Job satisfaction is at an all-time low. Sadly it isn't because people don't want to do their work, but it's because they aren't engaged in…
Since a study by Bain & Company in 19901 showed that "across the range of industries, increasing customer retention by as little as 5% could result in long-run profit increases between 25% and 95%", managements are trying to focus on how to tackle customer loyalty on different bases, to ensure that the customers stay with them. A more recent approach to this matter – opposed to the marketing strategies – is the focus on internal processes and employee engagement.
Employees are ultimately the ones interacting with the customers and providing their services, hence making them also one of the main reasons for customers to return to your company's services repeatedly. Best selling author and Forbes columnist Kevin Kruse defines Employee Engagement as “the emotional commitment an employee has to the organization and its goals. This emotional commitment means engaged employees actually care about their work and their company. They don’t work just for a paycheck, or just for the next promotion, but work on behalf of the organization’s goals.”2 which means, the engaged employee will go out of his way to serve his customers well and do his job thoroughly.
So what’s the logic behind having engaged employees who build up good service relationships to the customers? If we compare studies, we find that most customers only become profitable with time3 but they will spend more and more money with your company each year to come, as it is shown strikingly in an article by the Harvard business review on the examples of the auto servicing industry and the industrial laundry industry, where after the third year, the average customer has doubled the profit he generates for the company.1
Trying to trace the numbers we'll see: According to Fred Reichelt's "The Loyalty Effect" losing one in 20 customers might leave you short 30% of profits over time.4 Now bear in mind that the top reason for customers to leave one's services is dissatisfaction with the service provider (70%), so it is crucial to keep the good employees you have. Here we face also a numbers game: As the Center for American Progress found that the cost of having to replace an employee is between 16 and 22 percent of their annual salary, and in cases in which the employee is highly educated and specialized in a matter, it can be up to 213% of his salary.5 If we add up these costs, since the loss of a good employee can mean the loss of good customers, it only makes sense to invest in employee engagement to higher the customer loyalty and with that increase the service standards.
And the great thing about employee engagement here is, that it does not only help to improve the individual employee's productivity, it will also increase the entire group's service quality, since they can learn from each other.
In a recently published newsletter for partners and management, hotel conglomerate FRHI (the union of the three luxury hotel brand Fairmont, Raffles and Swissôtel) praised the success of their new employee engagement solution, based on online communication, which allows employees of the chain's three brands to exchange their experiences and know-how through an online platform. In this particular case they showed the example of Concierge Teddy, who had his 30 year anniversary with the Fairmont Winnipeg and was celebrating with regular guest Matthew, who had been the hotels guest as a kid, and has ever since been returning to the hotel for the past 30 years, mainly because of his great relationship with Teddy. FRHI went on reporting, that following this post many colleagues congratulated Teddy and requested tips from him, on how they can build up stronger relations to their customers. This helped the team overall to raise their service standards. And the FRHI employee engagement solution produces more example like this. A phenomenon occurring all over the place where employee engagement is in the focus, as a study by TNS Employee Insights backs up "When co-workers trust each other and rely upon each other to accomplish tasks more efficiently, they are more likely to be engaged at work and less likely to leave."6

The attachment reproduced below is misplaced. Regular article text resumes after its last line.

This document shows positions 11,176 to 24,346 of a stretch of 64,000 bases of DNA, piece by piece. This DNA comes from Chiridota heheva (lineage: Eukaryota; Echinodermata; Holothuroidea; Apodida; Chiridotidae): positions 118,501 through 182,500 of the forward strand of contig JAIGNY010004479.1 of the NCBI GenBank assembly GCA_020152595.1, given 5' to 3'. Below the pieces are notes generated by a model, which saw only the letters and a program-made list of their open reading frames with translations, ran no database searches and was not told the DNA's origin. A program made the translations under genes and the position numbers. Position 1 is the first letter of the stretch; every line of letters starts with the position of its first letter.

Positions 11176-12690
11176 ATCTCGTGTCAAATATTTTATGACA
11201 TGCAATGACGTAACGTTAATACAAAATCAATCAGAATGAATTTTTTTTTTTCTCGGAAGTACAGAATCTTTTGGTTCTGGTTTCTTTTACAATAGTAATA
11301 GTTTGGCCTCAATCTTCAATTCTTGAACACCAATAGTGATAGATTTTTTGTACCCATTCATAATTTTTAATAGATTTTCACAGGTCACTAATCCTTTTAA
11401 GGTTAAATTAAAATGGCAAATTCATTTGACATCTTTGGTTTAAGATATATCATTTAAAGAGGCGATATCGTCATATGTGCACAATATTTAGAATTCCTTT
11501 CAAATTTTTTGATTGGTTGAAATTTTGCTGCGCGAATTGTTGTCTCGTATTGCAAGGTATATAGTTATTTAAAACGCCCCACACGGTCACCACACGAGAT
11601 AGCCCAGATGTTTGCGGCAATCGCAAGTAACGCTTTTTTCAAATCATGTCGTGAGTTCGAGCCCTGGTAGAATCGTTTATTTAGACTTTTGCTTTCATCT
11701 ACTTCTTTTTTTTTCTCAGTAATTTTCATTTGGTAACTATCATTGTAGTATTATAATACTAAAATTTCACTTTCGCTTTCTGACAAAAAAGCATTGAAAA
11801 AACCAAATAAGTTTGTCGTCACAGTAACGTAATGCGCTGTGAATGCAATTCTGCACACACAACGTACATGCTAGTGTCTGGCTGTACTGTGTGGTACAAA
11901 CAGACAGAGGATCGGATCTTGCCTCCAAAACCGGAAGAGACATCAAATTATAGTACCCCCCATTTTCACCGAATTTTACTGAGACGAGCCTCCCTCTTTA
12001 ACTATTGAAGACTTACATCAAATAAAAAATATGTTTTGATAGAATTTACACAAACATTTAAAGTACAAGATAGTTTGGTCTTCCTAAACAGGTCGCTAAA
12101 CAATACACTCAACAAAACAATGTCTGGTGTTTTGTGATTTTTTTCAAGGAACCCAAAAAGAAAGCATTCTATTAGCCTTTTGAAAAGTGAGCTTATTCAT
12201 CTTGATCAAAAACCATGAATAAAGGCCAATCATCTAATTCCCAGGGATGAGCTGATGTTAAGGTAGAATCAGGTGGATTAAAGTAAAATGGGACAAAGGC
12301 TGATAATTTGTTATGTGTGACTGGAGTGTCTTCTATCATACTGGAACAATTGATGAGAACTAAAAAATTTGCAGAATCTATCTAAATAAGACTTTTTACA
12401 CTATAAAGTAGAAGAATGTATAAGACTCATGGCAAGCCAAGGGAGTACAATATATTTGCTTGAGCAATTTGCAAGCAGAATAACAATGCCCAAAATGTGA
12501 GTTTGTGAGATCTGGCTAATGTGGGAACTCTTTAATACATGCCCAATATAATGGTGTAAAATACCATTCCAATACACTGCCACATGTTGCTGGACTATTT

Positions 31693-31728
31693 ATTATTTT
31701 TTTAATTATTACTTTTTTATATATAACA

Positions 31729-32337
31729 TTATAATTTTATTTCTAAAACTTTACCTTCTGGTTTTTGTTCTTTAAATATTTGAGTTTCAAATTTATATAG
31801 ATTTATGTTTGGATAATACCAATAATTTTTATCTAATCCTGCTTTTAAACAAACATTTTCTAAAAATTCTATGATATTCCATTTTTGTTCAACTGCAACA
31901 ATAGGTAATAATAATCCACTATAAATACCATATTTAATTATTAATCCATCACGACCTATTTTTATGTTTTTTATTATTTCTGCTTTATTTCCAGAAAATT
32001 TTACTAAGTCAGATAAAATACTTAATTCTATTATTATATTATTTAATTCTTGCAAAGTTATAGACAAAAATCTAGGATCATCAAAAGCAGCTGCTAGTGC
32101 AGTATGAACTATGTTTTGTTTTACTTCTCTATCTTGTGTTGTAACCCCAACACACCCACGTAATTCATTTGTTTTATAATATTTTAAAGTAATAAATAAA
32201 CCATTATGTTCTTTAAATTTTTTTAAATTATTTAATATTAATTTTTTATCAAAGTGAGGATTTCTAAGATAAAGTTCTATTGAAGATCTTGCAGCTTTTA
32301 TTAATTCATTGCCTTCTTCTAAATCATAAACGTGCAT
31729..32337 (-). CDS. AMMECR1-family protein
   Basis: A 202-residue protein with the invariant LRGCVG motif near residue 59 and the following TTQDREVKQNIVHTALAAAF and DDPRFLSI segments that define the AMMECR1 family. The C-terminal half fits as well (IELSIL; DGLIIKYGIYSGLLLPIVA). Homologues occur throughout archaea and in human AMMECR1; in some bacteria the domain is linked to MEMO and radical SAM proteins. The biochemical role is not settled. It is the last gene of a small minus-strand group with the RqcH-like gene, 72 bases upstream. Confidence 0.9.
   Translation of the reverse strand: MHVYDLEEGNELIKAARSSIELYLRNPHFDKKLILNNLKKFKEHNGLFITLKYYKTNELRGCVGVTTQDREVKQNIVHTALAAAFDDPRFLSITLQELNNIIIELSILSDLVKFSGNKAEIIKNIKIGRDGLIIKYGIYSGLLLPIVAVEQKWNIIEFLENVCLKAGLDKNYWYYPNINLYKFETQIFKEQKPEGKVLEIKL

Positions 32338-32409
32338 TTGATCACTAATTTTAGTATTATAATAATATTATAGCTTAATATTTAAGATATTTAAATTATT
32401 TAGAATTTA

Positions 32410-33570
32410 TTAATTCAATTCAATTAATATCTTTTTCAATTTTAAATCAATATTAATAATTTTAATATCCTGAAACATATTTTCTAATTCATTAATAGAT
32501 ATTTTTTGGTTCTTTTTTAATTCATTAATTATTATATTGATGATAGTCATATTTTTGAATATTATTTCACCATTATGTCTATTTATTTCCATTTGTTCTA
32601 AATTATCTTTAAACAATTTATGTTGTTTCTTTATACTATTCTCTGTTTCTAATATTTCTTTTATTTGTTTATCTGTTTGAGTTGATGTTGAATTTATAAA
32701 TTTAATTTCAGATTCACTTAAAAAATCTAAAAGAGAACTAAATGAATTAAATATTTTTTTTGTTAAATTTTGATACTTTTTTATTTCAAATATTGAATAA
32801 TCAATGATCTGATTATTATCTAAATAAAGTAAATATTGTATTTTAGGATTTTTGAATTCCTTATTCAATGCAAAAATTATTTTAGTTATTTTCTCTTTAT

Also if you have your employees building up relationships with the customers, you can ask the customers easily for feedback, which is more effective than relying on customer feedback cards or online surveys according to Patrick M. Wheeler, Managing Director at Managing Contract Services "Information gathered from a customer at or immediately after an event is 40 % more accurate than info gathered 24 hours later. Response rates increase 10% to 12% simply by requesting feedback while the event is happening.” 7
In conclusion we see, everything is interconnected. Dealing with people, communication is in the core of each interaction. Happy and engaged employees lead to happy and engaged colleagues, and a happy and engaged team, leads to satisfied customers who then again will engage more with your company, hence not only increasing your profit, but also help you improve your services along the way.